Madonna says criticism over her adoption of a Malawian boy hurt so much that she compared it to birthing pains.
“It was painful, and it was a big struggle, and I didn’t understand it,” Madonna told reporters at the Cannes Film Festival last week. “But in the end I rationalized that, when a woman has a child and goes through natural childbirth, she suffers an enormous amount.
“So I sort of went through my own kind of birthing pains with dealing with the press on my front doorstep accusing me of kidnapping or whatever you want to call it,” she said.
Madonna was at the Cannes Film Festival to attend a gala benefit dinner for the American Foundation for AIDS Research, and to show I Am Because We Are, a documentary she produced and narrated that shows poverty, AIDS and other diseases devastating Malawi’s children.
Madonna, 49, has been raising David Banda, now 2, since 2006, when she met him while in the southern African nation establishing charity projects there.
Critics have said Madonna used her celebrity status to circumvent Malawian adoption laws — allegations she denies. Malawian law is fuzzy on foreign adoptions. Regulations only stipulate that prospective parents undergo an 18-to-24-month assessment period in Malawi, a rule that was bent when Madonna was allowed to take David to London.
The singer said she was “happy to be the guinea pig” for Malawian adoptions.
“Hopefully, after we get through this adoption, it will be easier for people to adopt children,” she said.
David’s mother died when he was a month old. His father has said he believed he could not care for him alone and that placing him in an orphanage was the best way to ensure David’s survival. The father has said he did not object to Madonna adopting David.
In California, a judge who is waiting for a state Supreme Court decision on whether he will preside over Phil Spector’s second murder trial went ahead on Thursday and scheduled it to begin in September.
Los Angeles Superior Court Judge Larry Paul Fidler said a trial date is needed, whether he presides or not. Lawyers for the music producer are challenging Fidler on grounds that he is biased against Spector.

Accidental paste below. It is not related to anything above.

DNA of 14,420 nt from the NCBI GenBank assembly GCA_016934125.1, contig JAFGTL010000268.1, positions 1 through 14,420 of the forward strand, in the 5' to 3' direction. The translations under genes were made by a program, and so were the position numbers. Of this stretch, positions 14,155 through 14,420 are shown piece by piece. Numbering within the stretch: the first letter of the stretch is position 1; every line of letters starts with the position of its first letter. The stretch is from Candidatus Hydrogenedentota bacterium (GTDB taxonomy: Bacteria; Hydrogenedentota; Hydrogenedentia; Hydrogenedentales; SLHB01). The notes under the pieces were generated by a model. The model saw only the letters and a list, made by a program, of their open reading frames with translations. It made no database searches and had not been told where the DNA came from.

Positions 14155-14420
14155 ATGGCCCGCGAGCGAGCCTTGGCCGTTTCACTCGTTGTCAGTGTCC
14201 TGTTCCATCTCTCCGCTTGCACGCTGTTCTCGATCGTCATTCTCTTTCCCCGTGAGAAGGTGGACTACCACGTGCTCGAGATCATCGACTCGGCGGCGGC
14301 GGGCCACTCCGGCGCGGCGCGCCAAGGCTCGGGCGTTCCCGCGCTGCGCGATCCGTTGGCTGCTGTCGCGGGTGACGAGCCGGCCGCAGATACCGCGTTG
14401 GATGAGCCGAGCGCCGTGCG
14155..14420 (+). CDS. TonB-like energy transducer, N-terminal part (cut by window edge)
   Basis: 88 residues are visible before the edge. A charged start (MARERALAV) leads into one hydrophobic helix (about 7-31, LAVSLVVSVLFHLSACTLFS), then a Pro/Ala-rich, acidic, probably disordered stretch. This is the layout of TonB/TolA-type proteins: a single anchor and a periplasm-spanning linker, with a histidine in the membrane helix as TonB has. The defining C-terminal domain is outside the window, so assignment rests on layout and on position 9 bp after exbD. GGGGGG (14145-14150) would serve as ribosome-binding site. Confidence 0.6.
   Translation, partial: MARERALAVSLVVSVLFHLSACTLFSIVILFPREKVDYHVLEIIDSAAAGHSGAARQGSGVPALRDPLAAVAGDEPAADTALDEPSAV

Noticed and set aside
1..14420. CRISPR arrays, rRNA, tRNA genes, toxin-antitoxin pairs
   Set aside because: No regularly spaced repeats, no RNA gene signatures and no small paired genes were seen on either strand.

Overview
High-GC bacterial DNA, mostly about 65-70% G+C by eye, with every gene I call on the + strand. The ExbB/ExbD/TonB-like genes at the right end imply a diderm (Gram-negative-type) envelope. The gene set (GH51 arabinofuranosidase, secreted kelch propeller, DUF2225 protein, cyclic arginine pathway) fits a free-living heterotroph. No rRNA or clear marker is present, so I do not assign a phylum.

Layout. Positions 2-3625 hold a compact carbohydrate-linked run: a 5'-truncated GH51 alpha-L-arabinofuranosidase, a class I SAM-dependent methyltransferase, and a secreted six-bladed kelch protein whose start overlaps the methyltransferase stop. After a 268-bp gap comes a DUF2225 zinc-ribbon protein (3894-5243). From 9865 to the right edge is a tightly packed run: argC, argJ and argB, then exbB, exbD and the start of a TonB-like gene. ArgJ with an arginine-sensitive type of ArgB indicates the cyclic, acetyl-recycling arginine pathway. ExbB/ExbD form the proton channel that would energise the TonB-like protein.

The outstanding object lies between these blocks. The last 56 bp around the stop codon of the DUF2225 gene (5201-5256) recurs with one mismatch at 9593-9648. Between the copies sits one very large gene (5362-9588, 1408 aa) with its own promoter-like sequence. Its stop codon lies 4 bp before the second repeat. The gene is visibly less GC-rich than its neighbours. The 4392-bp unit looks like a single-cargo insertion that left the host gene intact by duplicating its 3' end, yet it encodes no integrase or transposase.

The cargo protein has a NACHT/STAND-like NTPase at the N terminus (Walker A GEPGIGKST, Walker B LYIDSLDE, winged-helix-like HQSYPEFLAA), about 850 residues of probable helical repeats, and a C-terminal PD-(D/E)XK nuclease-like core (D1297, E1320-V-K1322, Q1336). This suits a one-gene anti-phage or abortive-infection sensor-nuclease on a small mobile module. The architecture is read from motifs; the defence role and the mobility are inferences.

Spector’s first trial ended in September with a deadlocked jury.
Spector, famed for his revolutionary “Wall of Sound” recording technique, is accused of killing actress Lana Clarkson at his Alhambra mansion on Feb. 3, 2003.
Fidler set a trial date of Sept. 29, and also set a hearing on motions for July 29.
Spector’s lawyer said it would be a week or two before the Supreme Court makes a decision.
Clarkson, 40, best known for her role in the cult film Barbarian Queen, was working as a hostess at the House of Blues when she met Spector and went home with him.
Spector, 69, attended Thursday’s hearing with his wife, Rachelle.
He was decked out in one of his signature frock-coat suits and wearing a large button on his lapel that read “Obama Rocks.” Clarkson’s mother, sister and a family lawyer sat in the front row of the courtroom. They are waiting for resolution of the criminal case before they pursue a wrongful-death lawsuit against Spector.
In its Supreme Court brief, the defense argued that Fidler’s rulings toward the end of the first trial were designed to ensure Spector’s conviction, in part to counter media reports that a celebrity could not be convicted in a Los Angeles court. Fidler has denied that and turned down a bid to remove himself from the second trial.